Proceedings of The Physiological Society

Physiology 2014 (London, UK) (2014) Proc Physiol Soc 31, PCB043

Poster Communications

Investigating the relationship between self-reported halitosis and self-reported olfactory acuity

A. Dumitrescu1, D. Badita2

1. Private practice, Bucharest, Romania. 2. University of Medicine and Pharmacy "Carol Davila", Bucharest, Romania.


Motivation/problem statement: Oral malodor (halitosis) is a general term used to define an unpleasant or offensive odor emanating from the breath regardless of whether the odor originates from oral or non-oral sources, which are not transient and or easily reversible by standard oral hygiene practices. Halitosis represents a common dental condition, reported by 10-30% of the population, although sufferers are often not conscious of it. It has been showed that halitosis is strongly associated with a strong trait of social anxiety disorder as well as with an impaired quality of life. The aim of this study was to examine the relationship between oral malodor quality of life and self-reported olfactory acuity.Methods/procedure/approach: The subjects of the study were 274 first-year dental students at the University of Medicine and Pharmacy "Carol Davila", Bucharest, Romania who were randomly invited to this survey at the end of the academic year. The questionnaire consisted of 1) Questions related to oral malodor ("Did you notice to have bad breath?" and "Has Someone Told You That You Have Bad Breath?"), 2) The Halitosis Associated Life-quality Test (HALT) (Kizhner et al., 2011), 3) The Self-administered odor questionnaire (SAOQ) (Takebayashi et al., 2011) and 4) Visual analogue scale (VAS) of a self-administered olfaction test (McCormack et al., 1998).Results: The Cronbach's alpha for the HALT test was 0.95 while for the SAOQ was 0.87. The self-rating of oral malodour revealed that 10.7% of the subjects believed to have halitosis. However, only 7% reported that someone told them that they have bad breath. In the whole sample, SAOQ and VAS values were inter-correlated (r = 0.18; P=0.004), while the Halitosis Associated Life-quality Test significantly correlated with gender (r = - 0.15; P<0.05) and with the positive answer to the two questions related to oral malodor (r = - 0.31; P<0.0001, respectively r = - 0.23; P<0.0001). Regarding the organoleptic measures, HALT correlated significantly with both Self-administered odor questionnaire (SAOQ) (r = - 0.27; P<0.0001) and VAS self-administered olfaction test (r = - 0.23; P<0.0001). When we investigated only the participants who answered positively to the first question related to oral malodor ("Did you notice to have bad breath?"), higher correlations were found between the HALT, SAOQ and VAS scales (r = 0.48; P = 0.009, respectively r = -0.49; P<0.05). When we investigated only the participants who answered positively to the second question related to oral malodor ("Has Someone Told You That You Have Bad Breath?"), no correlation were found between the HALT and the organoleptic tests (SAOQ: r = -0.29; P>0.05, respectively VAS: r = -0.09; P>0.05). Conclusion/implications: Self-estimation of bad breath is significantly correlated with the self- and organoleptic assessment.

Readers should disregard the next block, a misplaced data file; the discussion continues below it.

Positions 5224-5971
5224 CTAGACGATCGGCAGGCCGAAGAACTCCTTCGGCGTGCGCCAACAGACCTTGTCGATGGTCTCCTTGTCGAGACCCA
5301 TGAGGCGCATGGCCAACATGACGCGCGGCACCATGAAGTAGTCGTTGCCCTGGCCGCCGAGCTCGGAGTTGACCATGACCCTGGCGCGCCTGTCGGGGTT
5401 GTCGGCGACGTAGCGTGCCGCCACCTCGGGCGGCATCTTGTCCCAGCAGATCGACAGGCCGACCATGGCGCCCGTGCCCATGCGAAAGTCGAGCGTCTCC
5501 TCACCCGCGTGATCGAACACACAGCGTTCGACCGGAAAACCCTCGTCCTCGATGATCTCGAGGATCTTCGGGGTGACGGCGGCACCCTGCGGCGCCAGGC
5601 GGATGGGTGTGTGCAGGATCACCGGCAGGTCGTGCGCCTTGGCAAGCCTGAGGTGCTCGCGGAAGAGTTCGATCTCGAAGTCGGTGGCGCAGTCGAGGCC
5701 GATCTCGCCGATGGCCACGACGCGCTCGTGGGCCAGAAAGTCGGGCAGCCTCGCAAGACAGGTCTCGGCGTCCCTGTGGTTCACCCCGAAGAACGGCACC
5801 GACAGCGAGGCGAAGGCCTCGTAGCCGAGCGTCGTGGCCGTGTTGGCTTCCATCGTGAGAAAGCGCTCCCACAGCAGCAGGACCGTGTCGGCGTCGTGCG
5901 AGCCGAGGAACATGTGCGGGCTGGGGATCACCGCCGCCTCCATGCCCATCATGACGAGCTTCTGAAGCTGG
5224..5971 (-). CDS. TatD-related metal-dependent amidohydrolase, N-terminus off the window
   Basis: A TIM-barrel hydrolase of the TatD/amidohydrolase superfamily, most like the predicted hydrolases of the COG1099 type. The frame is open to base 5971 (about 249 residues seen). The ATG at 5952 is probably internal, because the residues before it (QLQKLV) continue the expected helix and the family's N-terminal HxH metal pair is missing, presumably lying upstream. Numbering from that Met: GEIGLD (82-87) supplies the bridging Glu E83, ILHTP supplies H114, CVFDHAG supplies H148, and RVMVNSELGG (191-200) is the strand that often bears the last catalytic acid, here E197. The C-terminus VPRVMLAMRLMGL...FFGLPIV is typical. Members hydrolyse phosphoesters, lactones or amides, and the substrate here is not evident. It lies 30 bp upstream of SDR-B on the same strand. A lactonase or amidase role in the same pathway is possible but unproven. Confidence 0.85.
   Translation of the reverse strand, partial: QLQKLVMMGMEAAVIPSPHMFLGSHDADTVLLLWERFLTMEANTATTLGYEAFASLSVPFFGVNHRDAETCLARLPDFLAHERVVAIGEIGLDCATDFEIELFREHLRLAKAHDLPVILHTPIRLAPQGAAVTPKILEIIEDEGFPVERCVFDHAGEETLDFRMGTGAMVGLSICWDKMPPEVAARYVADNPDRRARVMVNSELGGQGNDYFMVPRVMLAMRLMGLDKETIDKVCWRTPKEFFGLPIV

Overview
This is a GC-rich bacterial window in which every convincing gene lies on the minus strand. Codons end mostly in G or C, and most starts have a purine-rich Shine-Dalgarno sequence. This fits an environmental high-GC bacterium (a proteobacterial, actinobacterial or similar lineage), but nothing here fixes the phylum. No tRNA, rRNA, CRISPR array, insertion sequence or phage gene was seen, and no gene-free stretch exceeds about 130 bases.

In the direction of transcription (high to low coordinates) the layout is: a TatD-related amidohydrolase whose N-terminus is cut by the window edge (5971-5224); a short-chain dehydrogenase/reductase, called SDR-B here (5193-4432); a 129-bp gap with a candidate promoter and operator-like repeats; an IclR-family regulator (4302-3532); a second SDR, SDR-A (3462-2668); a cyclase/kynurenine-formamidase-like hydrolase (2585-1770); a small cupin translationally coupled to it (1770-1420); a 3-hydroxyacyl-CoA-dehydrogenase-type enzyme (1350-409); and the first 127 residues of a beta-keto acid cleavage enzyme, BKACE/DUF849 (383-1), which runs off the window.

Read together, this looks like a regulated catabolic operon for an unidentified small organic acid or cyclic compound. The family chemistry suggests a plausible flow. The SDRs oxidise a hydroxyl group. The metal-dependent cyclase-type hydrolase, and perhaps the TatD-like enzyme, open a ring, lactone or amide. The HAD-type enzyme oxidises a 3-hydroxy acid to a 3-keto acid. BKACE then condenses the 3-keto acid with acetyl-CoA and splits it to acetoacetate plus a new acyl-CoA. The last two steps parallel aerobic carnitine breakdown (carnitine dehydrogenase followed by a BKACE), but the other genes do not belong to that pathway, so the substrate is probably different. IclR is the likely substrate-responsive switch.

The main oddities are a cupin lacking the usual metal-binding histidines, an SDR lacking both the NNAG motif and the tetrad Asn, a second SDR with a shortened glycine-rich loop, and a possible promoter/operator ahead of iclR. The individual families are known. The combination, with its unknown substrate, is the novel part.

Where applicable, experiments conform with Society ethical requirements